BEIJING (BLOOMBERG) - China's manufacturing sector expanded at a slower pace in January as a seasonal slowdown, Covid-19 outbreaks and a housing market drop dragged activity at small firms to the weakest since the depth of the pandemic.
The official manufacturing Purchasing Managers' Index (PMI) declined to 50.1, the National Bureau of Statistics (NBS) said on Sunday, just above the median estimate of 50. The non-manufacturing gauge, which measures activity in the construction and service sectors, fell to 51.1, also marginally above the consensus forecast. The 50-mark separates expansion from contraction.
Chinese factories often see a production lull in January and February as workers head home for the Chinese New Year holidays. Activity has also been affected this year by the government's orders for steel plants to trim output to reduce air pollution ahead of the Winter Olympics in Beijing, which begins on Friday.
The disruptions add to the woes facing the Chinese economy, with home sales falling and consumption sluggish due to tightened restrictions to contain the spread of the highly contagious Omicron virus variant. Residents in places where there have been recent Covid-19 outbreaks, including Beijing, Shanghai and the northern port city of Tianjin, have been urged to not leave the cities unless necessary.
"Industrial activities slowed due to weak domestic demand," chief economist Zhang Zhiwei at Pinpoint Asset Management wrote in a note. "The slowdown is particularly severe for the small firms."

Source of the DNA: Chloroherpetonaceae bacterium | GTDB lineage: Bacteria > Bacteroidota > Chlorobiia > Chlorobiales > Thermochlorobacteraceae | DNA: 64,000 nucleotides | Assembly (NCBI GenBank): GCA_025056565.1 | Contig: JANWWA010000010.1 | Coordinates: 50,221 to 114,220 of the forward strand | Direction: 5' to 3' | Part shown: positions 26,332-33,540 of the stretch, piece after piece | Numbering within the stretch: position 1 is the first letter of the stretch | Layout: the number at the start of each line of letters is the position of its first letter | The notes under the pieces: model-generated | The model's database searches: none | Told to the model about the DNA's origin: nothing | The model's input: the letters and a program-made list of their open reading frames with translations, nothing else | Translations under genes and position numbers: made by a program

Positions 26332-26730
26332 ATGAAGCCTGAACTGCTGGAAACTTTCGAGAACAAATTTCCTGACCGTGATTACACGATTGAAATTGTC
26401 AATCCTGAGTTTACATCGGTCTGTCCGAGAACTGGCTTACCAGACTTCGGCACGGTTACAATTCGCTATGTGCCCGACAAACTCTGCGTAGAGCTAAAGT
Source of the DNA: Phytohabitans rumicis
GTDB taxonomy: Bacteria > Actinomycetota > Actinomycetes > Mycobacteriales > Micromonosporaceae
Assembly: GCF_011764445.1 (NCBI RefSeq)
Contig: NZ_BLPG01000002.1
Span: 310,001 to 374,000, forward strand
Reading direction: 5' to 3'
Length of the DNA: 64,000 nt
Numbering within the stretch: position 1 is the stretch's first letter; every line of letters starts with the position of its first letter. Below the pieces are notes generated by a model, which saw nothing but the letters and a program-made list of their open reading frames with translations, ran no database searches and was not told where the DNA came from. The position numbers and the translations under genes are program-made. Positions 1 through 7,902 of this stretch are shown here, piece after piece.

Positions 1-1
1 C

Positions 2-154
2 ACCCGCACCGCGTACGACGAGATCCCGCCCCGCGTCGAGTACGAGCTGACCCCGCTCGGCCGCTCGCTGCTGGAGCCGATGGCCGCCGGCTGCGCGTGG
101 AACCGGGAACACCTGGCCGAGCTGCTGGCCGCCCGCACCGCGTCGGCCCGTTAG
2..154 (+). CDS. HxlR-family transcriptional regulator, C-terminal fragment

The PMI gauge of small companies dropped to 46 this month, the lowest since February 2020 and taking a contracting streak to a ninth month. That came as the indicator of large companies rose to 51.6, the highest in six months.
The Caixin Manufacturing PMI, also released on Sunday, fell to 49.1, the worst in almost two years. The private survey focuses on smaller, export-oriented firms compared with the official manufacturing PMI.
Manufacturers were also squeezed by higher costs, with input prices rising at the fastest rate in three months, according to the official data. "That could drive the producer price index up and narrow the room for monetary policy," said Mr Bruce Pang of China Renaissance Securities Hong Kong.
To spur growth, the central bank has cut key interest rates, lowered reserve requirements for lenders and vowed to open its toolbox wider, in response to top leaders' call for prioritising stability.
Still, a set of earliest available indicators tracked by Bloomberg sent mixed signals about the state of the economy in January, with the housing market and consumer spending staying weak and business confidence and stocks tumbling.
Construction activity continued to cool this month, with the sub-index falling to 55.4, NBS figures show, suggesting sentiment remained subdued given the property downturn and the limited effect that government spending on infrastructure is having so far. The approaching holiday and cold winter may have also had some impact on building.
The expansion of the service sector also cooled sharply to 50.3 per cent, the lowest since August last year, according to the data, as activity in railway and road transportation, accommodation and capital market services contracted.
"The weak PMI indicates the policy easing measures from the government have not yet been passed to the real economy," according to Pinpoint's Dr Zhang. "We expect the government will step up policy supports in the coming months, particularly through more fiscal spending."